Suspected gunman in 2019 California synagogue shooting pleads guilty
The suspected gunman in the shooting at a Southern California synagogue on the last day of Passover in 2019 has pleaded guilty to murder and other charges as part of an agreement with prosecutors to avoid the death penalty.
The San Diego County District Attorney’s Office announced the guilty plea in a press release Tuesday, explaining that John Earnest, now 22, has agreed to serve the remainder of his life in prison without the possibility of parole.
According to prosecutors, Earnest used a semi-automatic rifle to open fire on 54 worshippers gathered at Chabad of Poway, killing 60-year-old Lori Gilbert-Kaye and injuring three others, including an 8-year-old girl and the synagogue’s rabbi, who lost one of his index fingers.
A sentencing hearing has been scheduled for Sept. 30, the district attorney’s office said.
“Earnest pleaded guilty to the willful, deliberate, premeditated murder of Ms. Kaye, and the willful, deliberate, and premeditated attempted murder” of three others, the office added in its press release. “Earnest admitted that he committed those crimes because of his bias and hatred of Jews, and he admitted that he personally discharged a firearm causing death and great bodily injury.”
Prosecutors added that the man had also admitted to committing arson at the Dar-ul-Arqam mosque “for the purpose of terrorizing Muslim worshipers.”
Earnest still faces several federal and hate crime charges, including 54 counts of obstruction of free exercise of religious beliefs resulting in death and bodily injury.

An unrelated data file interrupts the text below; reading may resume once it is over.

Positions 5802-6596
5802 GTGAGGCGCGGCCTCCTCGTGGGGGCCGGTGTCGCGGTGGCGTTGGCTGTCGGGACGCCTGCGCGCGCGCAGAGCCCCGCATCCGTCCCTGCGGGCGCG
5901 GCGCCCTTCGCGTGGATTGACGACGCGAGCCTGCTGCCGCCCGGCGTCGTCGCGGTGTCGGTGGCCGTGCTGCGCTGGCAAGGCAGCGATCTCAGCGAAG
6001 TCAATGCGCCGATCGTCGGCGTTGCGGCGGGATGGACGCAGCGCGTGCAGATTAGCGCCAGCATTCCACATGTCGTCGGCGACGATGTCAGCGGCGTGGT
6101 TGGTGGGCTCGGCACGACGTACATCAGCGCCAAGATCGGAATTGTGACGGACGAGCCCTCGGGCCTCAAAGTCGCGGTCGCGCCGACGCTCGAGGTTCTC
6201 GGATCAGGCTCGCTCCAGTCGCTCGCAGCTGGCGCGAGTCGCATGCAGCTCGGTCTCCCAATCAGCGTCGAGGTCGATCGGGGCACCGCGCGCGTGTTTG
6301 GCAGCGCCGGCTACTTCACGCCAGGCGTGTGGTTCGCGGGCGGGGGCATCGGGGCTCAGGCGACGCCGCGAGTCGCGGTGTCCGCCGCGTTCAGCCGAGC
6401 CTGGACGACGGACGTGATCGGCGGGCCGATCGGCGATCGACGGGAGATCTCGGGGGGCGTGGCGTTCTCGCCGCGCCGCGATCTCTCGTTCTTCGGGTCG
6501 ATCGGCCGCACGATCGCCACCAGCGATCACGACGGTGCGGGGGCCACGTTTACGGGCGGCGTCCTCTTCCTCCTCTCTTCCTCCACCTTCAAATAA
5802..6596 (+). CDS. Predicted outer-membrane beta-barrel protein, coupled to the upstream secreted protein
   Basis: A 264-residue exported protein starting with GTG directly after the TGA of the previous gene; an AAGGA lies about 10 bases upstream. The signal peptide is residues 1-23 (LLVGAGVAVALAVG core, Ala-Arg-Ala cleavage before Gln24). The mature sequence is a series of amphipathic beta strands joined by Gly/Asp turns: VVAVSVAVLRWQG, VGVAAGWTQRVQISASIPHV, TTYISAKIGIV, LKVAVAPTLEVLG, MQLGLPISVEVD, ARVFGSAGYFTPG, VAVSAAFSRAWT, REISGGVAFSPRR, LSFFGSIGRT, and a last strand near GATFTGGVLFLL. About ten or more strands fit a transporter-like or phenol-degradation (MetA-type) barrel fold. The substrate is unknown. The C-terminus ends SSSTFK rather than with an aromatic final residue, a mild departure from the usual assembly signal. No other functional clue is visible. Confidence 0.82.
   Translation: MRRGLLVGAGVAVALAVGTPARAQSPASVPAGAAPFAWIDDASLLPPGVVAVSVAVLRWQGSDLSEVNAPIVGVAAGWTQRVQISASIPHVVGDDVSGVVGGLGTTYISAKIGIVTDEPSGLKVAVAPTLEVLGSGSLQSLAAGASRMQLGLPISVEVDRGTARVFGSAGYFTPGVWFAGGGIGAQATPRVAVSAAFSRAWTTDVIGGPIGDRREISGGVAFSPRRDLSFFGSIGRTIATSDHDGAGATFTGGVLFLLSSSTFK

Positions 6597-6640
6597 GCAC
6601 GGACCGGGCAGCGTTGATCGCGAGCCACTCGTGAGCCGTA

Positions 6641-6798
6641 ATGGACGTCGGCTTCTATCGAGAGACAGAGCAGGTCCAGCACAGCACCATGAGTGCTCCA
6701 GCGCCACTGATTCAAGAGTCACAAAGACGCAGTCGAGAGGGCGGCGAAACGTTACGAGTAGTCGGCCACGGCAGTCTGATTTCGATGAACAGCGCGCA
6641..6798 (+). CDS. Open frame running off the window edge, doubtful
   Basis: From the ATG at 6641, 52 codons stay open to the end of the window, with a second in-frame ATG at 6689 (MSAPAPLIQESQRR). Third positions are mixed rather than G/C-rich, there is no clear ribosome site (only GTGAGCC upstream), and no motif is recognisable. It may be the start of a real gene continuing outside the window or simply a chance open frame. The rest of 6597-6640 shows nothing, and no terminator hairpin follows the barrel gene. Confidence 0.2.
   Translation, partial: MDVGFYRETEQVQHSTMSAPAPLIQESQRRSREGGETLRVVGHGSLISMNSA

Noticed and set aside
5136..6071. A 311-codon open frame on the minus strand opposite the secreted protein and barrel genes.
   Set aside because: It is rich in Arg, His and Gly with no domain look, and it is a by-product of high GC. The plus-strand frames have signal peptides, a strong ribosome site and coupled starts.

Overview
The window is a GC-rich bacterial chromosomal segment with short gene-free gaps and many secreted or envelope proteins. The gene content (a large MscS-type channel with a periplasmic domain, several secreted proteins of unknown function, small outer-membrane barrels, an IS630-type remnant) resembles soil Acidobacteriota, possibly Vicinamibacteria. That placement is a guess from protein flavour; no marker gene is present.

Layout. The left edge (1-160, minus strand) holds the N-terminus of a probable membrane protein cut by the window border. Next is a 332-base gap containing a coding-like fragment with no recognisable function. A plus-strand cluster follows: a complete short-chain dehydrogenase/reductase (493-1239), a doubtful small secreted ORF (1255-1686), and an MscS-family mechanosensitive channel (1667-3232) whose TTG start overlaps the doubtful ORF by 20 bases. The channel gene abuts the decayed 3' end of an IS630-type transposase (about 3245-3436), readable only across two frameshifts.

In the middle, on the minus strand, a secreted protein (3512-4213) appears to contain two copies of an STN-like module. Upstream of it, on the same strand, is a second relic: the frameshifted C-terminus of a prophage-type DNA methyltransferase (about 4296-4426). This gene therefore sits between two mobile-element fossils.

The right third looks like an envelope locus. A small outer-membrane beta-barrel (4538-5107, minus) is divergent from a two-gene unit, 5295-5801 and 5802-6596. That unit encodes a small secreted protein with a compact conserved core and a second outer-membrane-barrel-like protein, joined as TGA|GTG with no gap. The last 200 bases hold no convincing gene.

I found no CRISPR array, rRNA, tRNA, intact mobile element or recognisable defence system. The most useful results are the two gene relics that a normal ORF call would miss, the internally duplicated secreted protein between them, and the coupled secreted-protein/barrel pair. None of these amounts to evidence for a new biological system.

The attorney’s office said in a statement that while prosecutors “reserved the option of trying this as a death penalty case, life in prison without the possibility of parole for the defendant is an appropriate resolution to this violent hate crime and we hope it brings a measure of justice and closure to the victims, their families, friends and the wider community.”
“After consulting with the Kaye family and the many victims impacted by the shooting, the decision to accept a plea of life in prison was made in the interest of justice and with the knowledge that a parallel prosecution by the U.S. Attorney’s Office and possible plea in that case would prevent the state’s case from moving forward,” the office explained.
On top of the life sentence, Earnest has also agreed to an additional 121 years to life and 16 years in state prison, the district attorney’s office said.
An open letter containing Earnest’s name was found online by prosecutors shortly after the shooting in 2019, in which the suspect discussed planning for the attack, including that he was inspired by the 2018 deadly shooting at the Tree of Life Synagogue in Pittsburgh and the shootings at two mosques in Christchurch, New Zealand in March 2019.
Earlier this month, a San Diego judge ruled that survivors and families of victims in the 2019 California synagogue shooting could sue Smith & Wesson, the manufacturer of the weapon Earnest allegedly used in the attack, as well as the gun store that sold the weapon to him.